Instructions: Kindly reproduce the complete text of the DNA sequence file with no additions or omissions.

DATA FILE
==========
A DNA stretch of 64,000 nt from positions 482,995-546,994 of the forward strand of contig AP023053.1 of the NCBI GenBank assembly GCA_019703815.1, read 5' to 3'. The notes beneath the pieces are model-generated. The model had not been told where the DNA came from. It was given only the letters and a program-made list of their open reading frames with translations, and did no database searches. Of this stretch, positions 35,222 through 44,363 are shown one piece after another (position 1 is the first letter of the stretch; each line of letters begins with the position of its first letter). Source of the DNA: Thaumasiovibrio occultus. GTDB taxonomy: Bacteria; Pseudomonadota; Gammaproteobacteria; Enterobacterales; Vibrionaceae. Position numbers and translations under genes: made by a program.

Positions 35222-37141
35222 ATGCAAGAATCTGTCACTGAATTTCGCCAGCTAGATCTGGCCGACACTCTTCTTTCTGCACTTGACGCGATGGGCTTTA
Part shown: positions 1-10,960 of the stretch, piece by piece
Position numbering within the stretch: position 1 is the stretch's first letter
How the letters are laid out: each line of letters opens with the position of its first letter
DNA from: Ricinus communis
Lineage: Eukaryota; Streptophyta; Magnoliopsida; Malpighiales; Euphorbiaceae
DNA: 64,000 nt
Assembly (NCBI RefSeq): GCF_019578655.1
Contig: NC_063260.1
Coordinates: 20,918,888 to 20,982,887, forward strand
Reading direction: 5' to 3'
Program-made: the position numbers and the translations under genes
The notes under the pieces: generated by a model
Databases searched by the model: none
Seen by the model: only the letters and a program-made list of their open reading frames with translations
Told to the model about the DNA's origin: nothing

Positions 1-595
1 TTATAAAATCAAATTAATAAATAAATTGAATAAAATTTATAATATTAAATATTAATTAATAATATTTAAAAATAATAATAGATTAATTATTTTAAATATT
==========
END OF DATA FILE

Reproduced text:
A DNA stretch of 64,000 nt from positions 482,995-546,994 of the forward strand of contig AP023053.1 of the NCBI GenBank assembly GCA_019703815.1, read 5' to 3'. The notes beneath the pieces are model-generated. The model had not been told where the DNA came from. It was given only the letters and a program-made list of their open reading frames with translations, and did no database searches. Of this stretch, positions 35,222 through 44,363 are shown one piece after another (position 1 is the first letter of the stretch; each line of letters begins with the position of its first letter). Source of the DNA: Thaumasiovibrio occultus. GTDB taxonomy: Bacteria; Pseudomonadota; Gammaproteobacteria; Enterobacterales; Vibrionaceae. Position numbers and translations under genes: made by a program.

Positions 35222-37141
35222 ATGCAAGAATCTGTCACTGAATTTCGCCAGCTAGATCTGGCCGACACTCTTCTTTCTGCACTTGACGCGATGGGCTTTA
Part shown: positions 1-10,960 of the stretch, piece by piece
Position numbering within the stretch: position 1 is the stretch's first letter
How the letters are laid out: each line of letters opens with the position of its first letter
DNA from: Ricinus communis
Lineage: Eukaryota; Streptophyta; Magnoliopsida; Malpighiales; Euphorbiaceae
DNA: 64,000 nt
Assembly (NCBI RefSeq): GCF_019578655.1
Contig: NC_063260.1
Coordinates: 20,918,888 to 20,982,887, forward strand
Reading direction: 5' to 3'
Program-made: the position numbers and the translations under genes
The notes under the pieces: generated by a model
Databases searched by the model: none
Seen by the model: only the letters and a program-made list of their open reading frames with translations
Told to the model about the DNA's origin: nothing

Positions 1-595
1 TTATAAAATCAAATTAATAAATAAATTGAATAAAATTTATAATATTAAATATTAATTAATAATATTTAAAAATAATAATAGATTAATTATTTTAAATATT